What I Think: I love historical fiction! Well, good historical fiction and Woods Runner is good historical fiction. After first I was feeling so-so about the book, but then on page 20 the book becomes such a page turner. This book is only my 5 historical fiction book about the Revolutionary war, but it is the first that shows what happened from an American that live on the frontier. This book also showed me some of the side work the British army and its allies did. Being in war with someone and fighting them is one thing, but the British along with Iroquois Indians as well as the Hessians, the German fighters for Britain, were ruthless and often committed war crimes. This book is built to not only entertain you, but to teach you. Gary Paulsen puts snippets of historical information between chapters to help the reader understand more specifically what is going on in the book- I loved learning that little bit more!
Next to how much I loved the historical element of this novel, Gary Paulsen also crafts such an amazing survival adventure with a protagonist that anyone will root for....more
Stan is a genius. He can list all of Sylvester Stallone's movies in backwards alphabetical order, he can do any math problem in his head3.5 probably.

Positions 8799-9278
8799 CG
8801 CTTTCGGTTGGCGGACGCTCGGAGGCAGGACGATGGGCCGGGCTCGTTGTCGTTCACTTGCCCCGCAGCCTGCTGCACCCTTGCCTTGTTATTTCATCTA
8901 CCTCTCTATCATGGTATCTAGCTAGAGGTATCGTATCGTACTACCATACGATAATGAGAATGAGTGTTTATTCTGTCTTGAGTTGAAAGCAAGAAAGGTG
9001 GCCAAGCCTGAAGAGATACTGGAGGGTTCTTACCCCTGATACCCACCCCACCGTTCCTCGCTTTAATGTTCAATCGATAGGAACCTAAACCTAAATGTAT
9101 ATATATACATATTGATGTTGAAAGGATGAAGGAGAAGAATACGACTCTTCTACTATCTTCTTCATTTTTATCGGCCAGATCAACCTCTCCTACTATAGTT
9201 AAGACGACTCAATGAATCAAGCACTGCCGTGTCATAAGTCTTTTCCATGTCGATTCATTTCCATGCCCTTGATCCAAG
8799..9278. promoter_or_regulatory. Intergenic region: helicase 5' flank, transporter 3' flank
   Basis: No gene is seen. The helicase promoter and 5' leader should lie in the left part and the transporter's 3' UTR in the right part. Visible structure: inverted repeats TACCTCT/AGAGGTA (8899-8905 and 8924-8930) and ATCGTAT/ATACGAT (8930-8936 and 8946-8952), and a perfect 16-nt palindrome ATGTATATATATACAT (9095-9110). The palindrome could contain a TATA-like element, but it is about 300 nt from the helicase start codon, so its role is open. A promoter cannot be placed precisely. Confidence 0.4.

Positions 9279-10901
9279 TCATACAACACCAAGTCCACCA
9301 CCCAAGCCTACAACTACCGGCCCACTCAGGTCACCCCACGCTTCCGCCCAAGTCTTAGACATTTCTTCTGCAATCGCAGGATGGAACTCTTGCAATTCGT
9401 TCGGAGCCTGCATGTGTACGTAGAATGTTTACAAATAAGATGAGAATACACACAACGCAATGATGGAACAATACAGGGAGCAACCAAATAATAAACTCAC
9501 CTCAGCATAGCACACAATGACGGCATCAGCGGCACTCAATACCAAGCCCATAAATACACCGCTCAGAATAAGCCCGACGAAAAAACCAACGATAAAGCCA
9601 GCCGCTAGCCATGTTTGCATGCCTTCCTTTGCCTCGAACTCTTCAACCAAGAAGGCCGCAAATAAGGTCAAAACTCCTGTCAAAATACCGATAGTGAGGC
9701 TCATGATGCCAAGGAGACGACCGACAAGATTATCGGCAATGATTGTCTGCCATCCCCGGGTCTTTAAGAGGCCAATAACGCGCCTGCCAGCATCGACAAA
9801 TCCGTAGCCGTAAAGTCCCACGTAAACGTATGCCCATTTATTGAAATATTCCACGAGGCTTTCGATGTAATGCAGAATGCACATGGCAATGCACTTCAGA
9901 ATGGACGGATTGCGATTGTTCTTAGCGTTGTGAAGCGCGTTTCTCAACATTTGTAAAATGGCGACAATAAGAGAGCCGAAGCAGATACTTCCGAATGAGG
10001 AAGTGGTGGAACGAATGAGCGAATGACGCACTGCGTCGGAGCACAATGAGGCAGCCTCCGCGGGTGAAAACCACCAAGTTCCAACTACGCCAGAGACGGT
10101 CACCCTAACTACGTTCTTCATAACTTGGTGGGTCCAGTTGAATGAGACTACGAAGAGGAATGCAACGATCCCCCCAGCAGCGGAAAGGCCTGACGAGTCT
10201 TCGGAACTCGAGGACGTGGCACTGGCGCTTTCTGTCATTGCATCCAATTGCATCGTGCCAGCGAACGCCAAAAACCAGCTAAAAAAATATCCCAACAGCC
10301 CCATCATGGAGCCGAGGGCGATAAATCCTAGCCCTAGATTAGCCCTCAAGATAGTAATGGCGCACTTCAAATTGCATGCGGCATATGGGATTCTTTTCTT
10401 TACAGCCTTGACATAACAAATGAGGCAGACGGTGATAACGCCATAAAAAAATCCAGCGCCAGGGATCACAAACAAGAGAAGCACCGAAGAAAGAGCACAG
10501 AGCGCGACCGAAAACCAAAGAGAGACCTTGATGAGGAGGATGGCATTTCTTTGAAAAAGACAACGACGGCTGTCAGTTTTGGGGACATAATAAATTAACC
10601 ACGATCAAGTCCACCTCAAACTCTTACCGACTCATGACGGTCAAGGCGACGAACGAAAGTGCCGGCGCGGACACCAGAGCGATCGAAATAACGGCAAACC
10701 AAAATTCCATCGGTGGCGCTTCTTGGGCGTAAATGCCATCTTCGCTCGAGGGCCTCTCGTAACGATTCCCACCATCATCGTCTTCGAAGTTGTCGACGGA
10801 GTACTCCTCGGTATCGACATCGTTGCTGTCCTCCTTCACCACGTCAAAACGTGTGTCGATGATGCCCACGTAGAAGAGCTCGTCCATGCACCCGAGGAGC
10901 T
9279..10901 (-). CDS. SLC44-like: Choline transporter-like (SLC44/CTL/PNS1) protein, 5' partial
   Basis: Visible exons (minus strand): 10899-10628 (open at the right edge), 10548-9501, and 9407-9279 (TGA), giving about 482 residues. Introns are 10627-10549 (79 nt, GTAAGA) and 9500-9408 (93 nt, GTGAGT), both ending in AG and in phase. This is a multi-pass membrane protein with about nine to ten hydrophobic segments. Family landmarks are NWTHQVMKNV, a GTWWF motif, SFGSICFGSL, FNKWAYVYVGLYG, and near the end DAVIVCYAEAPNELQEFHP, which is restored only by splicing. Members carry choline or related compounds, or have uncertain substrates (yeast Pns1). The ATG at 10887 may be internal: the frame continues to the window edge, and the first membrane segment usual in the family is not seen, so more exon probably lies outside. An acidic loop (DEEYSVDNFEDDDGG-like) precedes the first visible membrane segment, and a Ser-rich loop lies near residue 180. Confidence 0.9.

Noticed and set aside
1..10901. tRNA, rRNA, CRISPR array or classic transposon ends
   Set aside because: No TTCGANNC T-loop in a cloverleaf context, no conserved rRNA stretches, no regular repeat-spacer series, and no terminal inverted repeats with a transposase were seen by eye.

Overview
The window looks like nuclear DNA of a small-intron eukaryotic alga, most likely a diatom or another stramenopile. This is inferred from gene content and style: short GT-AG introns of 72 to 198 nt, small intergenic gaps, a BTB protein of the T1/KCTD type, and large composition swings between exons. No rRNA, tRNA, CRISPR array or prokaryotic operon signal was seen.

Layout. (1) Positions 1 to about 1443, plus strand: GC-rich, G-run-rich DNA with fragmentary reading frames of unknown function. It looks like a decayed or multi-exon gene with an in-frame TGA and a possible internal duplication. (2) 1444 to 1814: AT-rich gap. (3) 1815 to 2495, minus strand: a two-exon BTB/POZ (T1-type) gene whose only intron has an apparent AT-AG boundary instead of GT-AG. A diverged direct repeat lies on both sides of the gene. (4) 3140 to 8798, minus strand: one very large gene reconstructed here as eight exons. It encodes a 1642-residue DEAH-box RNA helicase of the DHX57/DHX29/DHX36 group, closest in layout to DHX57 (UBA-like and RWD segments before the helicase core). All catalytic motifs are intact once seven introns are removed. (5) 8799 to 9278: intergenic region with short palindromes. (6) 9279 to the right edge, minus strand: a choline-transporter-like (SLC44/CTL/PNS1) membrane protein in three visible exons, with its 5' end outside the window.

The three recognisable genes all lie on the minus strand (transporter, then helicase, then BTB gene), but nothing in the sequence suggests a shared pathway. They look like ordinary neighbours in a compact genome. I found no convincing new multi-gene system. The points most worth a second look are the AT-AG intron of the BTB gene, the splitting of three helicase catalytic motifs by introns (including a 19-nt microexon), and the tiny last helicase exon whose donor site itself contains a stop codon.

Stan is a genius. He can list all of Sylvester Stallone's movies in backwards alphabetical order, he can do any math problem in his head and he can tell you where any movie is in the video store he works in. Yes. He is a genius and he works at a video store. And Stan is more than aware that this makes him quite far from being cool. However, his dreams do not include college and brilliance which is what everyone else wants him to do; his dream includes screen writing.
Going Nowhere Faster was quite funny at times and Stan's rough draft screen plays throughout are hilarious. Stan narrates and I did have a hard time getting used to his voice and him in general; however, once I got into it, it no longer bothered me.